Kids born to mums who’d taken high doses of fish oil in pregnancy were less likely to have some types of allergies, Adelaide researchers have found.
The trial, run by the South Australian Health and Medical Research Institute (SAHMRI), was the largest in the world to look at the effects of Omega-3—commonly found in fish oil—on allergies in children.
Further research into a rare blood type first recorded in Australia 20 years ago will continue to make transfusions and pregnancies safer for others.
“Now families with the SARA blood type can be tested for the gene and this will help safely manage future pregnancies,” says Associate Professor Catherine Hyland of the Australian Red Cross Blood Service.
“This genetic testing has implications for others, particularly since similar problems can occur during transfusion or pregnancy for people with similar rare blood types.”
Blood types are more complex than simply combinations of ‘positive’ and ‘negative’ with A, B, O, or Rh—there are hundreds of different antigens (proteins and sugars on the surface of our cells) across the 36-plus blood groups.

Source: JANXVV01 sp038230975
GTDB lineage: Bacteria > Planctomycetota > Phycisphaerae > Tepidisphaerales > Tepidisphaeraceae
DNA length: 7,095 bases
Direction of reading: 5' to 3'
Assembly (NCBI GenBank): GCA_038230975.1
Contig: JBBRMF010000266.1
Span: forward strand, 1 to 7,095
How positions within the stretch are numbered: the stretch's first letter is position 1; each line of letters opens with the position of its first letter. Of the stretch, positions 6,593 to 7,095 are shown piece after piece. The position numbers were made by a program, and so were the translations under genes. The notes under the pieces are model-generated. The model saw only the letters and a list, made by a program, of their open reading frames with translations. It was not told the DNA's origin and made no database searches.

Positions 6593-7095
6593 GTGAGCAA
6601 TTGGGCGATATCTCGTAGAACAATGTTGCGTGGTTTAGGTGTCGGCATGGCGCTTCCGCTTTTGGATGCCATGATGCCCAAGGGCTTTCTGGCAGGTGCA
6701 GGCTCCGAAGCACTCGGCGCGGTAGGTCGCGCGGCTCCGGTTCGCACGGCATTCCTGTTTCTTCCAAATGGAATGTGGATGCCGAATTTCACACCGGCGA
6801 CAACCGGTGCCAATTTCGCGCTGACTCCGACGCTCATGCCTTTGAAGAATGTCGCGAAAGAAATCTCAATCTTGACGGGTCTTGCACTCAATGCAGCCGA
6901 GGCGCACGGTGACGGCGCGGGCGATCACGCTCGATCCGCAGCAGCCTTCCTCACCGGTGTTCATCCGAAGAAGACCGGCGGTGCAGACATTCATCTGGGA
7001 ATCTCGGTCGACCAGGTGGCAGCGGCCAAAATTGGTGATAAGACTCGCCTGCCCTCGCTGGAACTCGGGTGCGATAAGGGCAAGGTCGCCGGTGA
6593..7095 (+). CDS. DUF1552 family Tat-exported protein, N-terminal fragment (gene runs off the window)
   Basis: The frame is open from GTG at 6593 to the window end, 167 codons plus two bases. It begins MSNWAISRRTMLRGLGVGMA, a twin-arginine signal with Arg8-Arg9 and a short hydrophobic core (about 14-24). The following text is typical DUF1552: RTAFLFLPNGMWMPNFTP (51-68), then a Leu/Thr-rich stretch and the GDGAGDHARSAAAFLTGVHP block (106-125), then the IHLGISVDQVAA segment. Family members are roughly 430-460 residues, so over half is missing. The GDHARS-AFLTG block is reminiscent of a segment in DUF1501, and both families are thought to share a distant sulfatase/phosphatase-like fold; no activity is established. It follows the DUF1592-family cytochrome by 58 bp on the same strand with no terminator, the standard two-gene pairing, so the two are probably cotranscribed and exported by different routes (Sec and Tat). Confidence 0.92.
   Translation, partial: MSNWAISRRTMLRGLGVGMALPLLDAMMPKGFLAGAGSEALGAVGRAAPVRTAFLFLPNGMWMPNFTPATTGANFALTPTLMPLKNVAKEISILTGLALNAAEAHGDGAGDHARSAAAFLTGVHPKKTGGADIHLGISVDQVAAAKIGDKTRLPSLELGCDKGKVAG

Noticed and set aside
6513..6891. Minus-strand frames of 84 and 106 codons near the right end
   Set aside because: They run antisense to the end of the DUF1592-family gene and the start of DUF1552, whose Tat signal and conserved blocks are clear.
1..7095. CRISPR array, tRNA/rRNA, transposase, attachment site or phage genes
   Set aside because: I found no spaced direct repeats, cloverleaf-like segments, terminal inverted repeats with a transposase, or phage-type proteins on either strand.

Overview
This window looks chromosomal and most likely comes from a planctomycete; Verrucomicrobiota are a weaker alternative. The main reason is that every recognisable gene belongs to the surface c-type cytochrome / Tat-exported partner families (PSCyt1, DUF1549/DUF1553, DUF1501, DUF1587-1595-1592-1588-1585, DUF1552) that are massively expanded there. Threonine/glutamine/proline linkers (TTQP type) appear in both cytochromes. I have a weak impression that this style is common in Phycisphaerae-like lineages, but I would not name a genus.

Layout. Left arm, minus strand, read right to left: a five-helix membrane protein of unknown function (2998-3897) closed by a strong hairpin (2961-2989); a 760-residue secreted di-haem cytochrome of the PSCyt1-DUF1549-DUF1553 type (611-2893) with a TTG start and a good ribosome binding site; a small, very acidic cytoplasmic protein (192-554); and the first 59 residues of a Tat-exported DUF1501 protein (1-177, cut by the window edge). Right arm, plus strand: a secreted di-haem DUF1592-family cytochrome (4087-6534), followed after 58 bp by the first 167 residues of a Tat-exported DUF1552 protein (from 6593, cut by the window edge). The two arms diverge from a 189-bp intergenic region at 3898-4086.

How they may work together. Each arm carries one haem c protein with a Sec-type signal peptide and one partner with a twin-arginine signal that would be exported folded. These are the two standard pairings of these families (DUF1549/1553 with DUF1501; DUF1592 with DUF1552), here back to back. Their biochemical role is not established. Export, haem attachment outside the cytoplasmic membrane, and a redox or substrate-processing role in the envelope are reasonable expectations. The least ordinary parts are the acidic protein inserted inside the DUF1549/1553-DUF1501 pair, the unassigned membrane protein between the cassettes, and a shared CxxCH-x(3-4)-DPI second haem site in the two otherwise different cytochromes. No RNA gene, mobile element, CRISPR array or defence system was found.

In the 1990s, the Australian Red Cross Blood Service realised the antigens on a special donor named Sarah’s red blood cells weren’t like any previously recorded. But it wasn’t until 2010 that the unusual antigen was investigated again: the Canadian Blood Service reported that a pregnant woman’s immune system had begun attacking her foetus, which they suspected had inherited the same rare blood type recorded in Australia. Continue reading A scarce Sarah: new blood group making transfusions safer→
What if the very thing that assists a fetus to grow in the womb could also prevent disease in a fully grown adult?
Monash Institute of Medical Research scientists have discovered that stem cells from the womb have the potential to treat inflammatory diseases such as lung fibrosis and liver cirrhosis in both children and adults.